Saturday, August 20, 2011

Honesty in Commentary

The most popular way to write about Arsenal's 2011-2012 season thus far is to over-dramatize every aspect of the team. Everything has been used, from "Wenger is on the hot seat" to "Arsenal transfer woes" to talk about they won't be playing in Europe at all next year. The idea is to sensationalize what's going on at Arsenal so as to make the story as dramatic as possible in order to draw as many eyes to the page as can be managed. This is such a dishonest way of writing and commenting that I have a hard time believing that it is a strategy that actually works. But if you look around, the general opinion of Arsenal at the moment is that the team is slipping, desperately grabbing onto any object around them to keep them from plunging into the abyss, and one more draw or loss will certainly seal its fate.

Reading write-ups from today's match, you would swear that Arsenal limped their way through this match with no skill, no effort, and no chance to ever win. Not only that, but you would also come away with the impression that Arsenal was doomed, fundamentally flawed as a matter of fact, and that their season may in fact be over before it was ever able to get started. Look, I'm not happy about how the Arsenal season has started. Getting one point out of a possible six is not the way anyone wants to start things off. But at least some attention has to be paid to mitigating circumstances or you are producing contextless criticism of the team and not offering any real insight. You're being lazy, as a matter of fact. Consider:

  • 8(!) of the players that started the game for Arsenal were 25 years or younger. The three subs they brought on were 18, 20, and 23.
  • At the start of this match, Arsenal had 2 players ineligible due to suspension and 5 players unable to go due to injury. Another player was injured during the match as well (Laurent Koscielny, the fourth fullback injury for Arsenal).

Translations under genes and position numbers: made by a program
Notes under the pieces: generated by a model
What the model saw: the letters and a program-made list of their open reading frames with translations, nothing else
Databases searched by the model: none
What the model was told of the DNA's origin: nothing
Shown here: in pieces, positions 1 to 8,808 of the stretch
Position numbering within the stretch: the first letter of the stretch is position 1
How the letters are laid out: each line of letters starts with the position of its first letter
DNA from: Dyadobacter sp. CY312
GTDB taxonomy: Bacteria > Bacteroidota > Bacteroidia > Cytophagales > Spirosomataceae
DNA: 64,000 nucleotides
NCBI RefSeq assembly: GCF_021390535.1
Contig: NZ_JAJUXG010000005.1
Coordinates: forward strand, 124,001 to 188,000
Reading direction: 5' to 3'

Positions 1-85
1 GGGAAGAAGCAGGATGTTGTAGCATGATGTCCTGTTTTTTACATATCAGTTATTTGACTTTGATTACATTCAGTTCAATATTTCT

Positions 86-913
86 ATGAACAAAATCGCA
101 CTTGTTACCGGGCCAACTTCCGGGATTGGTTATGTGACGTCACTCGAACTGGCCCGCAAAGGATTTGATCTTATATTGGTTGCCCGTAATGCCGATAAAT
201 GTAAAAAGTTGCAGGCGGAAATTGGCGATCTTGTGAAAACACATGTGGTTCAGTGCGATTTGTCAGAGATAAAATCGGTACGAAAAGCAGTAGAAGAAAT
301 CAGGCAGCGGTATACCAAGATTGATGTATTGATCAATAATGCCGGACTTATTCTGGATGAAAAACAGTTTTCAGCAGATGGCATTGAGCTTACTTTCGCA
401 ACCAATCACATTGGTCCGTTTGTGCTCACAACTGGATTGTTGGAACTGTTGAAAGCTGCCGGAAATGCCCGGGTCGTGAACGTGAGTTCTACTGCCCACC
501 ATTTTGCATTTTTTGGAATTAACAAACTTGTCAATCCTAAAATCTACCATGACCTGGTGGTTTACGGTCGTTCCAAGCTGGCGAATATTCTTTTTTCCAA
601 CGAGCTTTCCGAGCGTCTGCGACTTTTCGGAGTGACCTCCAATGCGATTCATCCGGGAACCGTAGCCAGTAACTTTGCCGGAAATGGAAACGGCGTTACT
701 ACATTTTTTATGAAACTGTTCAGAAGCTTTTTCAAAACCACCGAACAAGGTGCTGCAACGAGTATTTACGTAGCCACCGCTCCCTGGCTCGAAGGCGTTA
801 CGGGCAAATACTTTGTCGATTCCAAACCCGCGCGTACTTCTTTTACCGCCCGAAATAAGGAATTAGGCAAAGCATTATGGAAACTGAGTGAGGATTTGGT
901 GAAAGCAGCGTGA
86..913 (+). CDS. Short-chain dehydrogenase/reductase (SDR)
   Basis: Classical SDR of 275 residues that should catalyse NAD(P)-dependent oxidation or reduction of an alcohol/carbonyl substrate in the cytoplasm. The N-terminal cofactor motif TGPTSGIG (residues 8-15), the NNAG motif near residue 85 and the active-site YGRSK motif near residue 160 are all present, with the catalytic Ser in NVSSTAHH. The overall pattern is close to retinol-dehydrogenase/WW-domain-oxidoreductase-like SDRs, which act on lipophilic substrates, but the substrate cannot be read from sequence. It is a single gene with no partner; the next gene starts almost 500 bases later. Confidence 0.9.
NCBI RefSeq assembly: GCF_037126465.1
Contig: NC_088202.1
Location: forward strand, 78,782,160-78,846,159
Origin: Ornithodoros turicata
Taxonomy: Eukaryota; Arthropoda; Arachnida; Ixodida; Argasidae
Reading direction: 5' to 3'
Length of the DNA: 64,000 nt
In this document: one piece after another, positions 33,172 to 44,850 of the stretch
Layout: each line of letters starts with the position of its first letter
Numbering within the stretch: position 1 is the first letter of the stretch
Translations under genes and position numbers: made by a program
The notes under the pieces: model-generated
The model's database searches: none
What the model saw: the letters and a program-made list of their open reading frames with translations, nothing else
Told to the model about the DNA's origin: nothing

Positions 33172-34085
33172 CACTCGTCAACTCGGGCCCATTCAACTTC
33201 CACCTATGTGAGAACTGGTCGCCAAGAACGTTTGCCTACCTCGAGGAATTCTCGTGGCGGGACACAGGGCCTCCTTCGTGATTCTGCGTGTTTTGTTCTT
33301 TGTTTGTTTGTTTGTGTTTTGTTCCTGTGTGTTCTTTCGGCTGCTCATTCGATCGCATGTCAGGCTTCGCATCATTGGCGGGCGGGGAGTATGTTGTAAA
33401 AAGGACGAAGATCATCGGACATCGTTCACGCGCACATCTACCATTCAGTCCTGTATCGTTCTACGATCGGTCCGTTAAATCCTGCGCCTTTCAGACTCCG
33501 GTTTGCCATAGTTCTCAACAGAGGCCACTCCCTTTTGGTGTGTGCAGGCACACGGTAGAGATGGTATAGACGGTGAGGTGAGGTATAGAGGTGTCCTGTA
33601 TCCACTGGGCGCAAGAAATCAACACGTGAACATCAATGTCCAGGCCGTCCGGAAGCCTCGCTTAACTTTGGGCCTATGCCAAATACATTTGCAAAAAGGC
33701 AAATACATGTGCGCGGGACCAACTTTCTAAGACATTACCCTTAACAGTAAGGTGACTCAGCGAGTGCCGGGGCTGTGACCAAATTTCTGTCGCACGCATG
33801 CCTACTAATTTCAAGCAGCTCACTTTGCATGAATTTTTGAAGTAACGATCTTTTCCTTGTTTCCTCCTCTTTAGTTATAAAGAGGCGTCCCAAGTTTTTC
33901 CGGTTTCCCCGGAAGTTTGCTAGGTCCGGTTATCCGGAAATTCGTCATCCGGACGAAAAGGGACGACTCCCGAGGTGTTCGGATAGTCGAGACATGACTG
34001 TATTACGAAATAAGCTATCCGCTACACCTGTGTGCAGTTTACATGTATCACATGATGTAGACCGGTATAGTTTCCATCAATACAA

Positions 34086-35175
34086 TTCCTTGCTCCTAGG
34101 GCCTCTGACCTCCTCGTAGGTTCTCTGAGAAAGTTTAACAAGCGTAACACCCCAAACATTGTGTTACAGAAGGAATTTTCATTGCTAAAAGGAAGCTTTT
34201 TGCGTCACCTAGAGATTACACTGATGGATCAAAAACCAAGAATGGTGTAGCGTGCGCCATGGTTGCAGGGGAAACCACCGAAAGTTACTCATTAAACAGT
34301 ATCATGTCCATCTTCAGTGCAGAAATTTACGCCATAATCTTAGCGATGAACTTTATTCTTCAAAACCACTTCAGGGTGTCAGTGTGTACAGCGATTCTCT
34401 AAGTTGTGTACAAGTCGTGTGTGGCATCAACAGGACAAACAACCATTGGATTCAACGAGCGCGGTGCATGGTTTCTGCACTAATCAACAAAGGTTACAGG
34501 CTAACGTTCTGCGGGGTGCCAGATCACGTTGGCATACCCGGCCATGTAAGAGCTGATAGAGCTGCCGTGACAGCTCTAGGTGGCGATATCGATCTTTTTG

• Arsenal played the last 20 minutes of the match with 10 men due to the double yellow to Emmanuel Frimpong and was forced to use one of their substitutions early when Koscielny pulled up lame in the 14th minute.

People will call details like this excuses for why Arsenal didn't win the match. Of course they're fucking excuses for why Arsenal didn't win the match! Two players had their first Premier League start today and a third saw his first action ever in the EPL! Against a team that 40% of Soccernet's staff predict to finish in the top four this year! And Arsenal still didn't concede until the 78th minute on a terribly unlucky bounce that led to an own goal! At the beginning of the match, the commentators were saying that Arsenal would be happy to get out of Emirates with a draw and that was before one of their center backs went out with an injury and their defensive middie was sent off. Yet all of the talk after the match wasn't about how this was a tough loss for a spirited Arsenal side playing with less than half of their ideal starters. It was about how misery is being heaped on the Gunners, how one point out of a possible six simply isn't good enough, and how things have never looked worse under Wenger.

Look, I'm an Arsenal fan. I understand that I will be accused of being a homer and that I don't see how bad Arsenal is because I want to see them through these rose colored glasses. But that isn't true or fair for a number of reasons. I'm not misleading myself about this team, I actually see them for what they are: a collection of kids who are short at several positions due to injury, suspension, and transfer activity. The current squad is around half power and, again, there is still a week and a half left in the transfer window to bring in new impact players with some of that Fabregas money. Not to mention, people will come back from suspension. People will heal. I will feel a lot better about this team when they can actually roll out a full lineup instead of a list filled in by young players who would usually be subs at best, practice field impression makers at worst.